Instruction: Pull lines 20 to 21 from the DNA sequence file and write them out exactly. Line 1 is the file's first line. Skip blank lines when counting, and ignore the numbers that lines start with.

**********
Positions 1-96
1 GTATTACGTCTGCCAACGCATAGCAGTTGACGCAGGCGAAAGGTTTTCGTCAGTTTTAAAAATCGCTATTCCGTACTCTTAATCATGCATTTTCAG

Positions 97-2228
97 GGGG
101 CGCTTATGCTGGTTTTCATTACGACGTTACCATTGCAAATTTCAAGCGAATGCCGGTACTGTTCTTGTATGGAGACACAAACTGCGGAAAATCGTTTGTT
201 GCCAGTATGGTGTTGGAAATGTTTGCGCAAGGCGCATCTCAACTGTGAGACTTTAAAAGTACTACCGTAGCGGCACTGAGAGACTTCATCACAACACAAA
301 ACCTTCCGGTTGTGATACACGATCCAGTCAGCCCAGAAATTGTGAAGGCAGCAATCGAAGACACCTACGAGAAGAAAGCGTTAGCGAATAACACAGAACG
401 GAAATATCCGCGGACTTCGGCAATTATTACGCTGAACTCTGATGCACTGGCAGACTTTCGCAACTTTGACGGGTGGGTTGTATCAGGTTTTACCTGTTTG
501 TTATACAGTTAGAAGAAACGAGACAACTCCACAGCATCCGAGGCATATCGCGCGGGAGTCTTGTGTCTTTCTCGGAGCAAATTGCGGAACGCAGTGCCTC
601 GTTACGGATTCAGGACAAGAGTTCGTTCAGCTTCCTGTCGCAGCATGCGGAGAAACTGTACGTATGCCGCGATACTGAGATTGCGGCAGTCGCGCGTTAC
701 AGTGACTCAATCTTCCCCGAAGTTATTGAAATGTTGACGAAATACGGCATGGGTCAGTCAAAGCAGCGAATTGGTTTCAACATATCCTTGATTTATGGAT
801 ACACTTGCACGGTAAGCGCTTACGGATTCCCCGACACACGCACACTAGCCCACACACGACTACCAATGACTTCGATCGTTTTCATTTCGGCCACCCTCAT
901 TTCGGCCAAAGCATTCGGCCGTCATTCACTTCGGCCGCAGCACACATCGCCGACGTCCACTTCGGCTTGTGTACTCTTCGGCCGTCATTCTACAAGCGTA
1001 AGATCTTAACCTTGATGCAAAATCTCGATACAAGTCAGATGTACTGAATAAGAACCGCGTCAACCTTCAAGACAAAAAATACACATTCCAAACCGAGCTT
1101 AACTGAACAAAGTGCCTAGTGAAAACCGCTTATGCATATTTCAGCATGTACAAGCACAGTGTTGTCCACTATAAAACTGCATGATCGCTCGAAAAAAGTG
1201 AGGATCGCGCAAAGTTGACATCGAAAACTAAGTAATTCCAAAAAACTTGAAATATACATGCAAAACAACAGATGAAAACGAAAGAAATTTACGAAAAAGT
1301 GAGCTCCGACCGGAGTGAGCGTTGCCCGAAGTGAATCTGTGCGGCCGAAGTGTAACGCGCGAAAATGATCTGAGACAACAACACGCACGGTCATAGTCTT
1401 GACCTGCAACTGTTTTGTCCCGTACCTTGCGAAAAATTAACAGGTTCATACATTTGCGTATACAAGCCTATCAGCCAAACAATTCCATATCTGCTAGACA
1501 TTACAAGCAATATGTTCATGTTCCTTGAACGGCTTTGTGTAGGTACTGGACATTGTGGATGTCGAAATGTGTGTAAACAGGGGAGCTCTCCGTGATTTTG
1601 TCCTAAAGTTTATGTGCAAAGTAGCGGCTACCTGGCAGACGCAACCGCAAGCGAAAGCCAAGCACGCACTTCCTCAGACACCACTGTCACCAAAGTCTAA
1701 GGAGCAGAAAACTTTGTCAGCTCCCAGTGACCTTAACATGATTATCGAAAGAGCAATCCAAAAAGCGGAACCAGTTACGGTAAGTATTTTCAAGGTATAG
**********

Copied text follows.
1601 TCCTAAAGTTTATGTGCAAAGTAGCGGCTACCTGGCAGACGCAACCGCAAGCGAAAGCCAAGCACGCACTTCCTCAGACACCACTGTCACCAAAGTCTAA
1701 GGAGCAGAAAACTTTGTCAGCTCCCAGTGACCTTAACATGATTATCGAAAGAGCAATCCAAAAAGCGGAACCAGTTACGGTAAGTATTTTCAAGGTATAG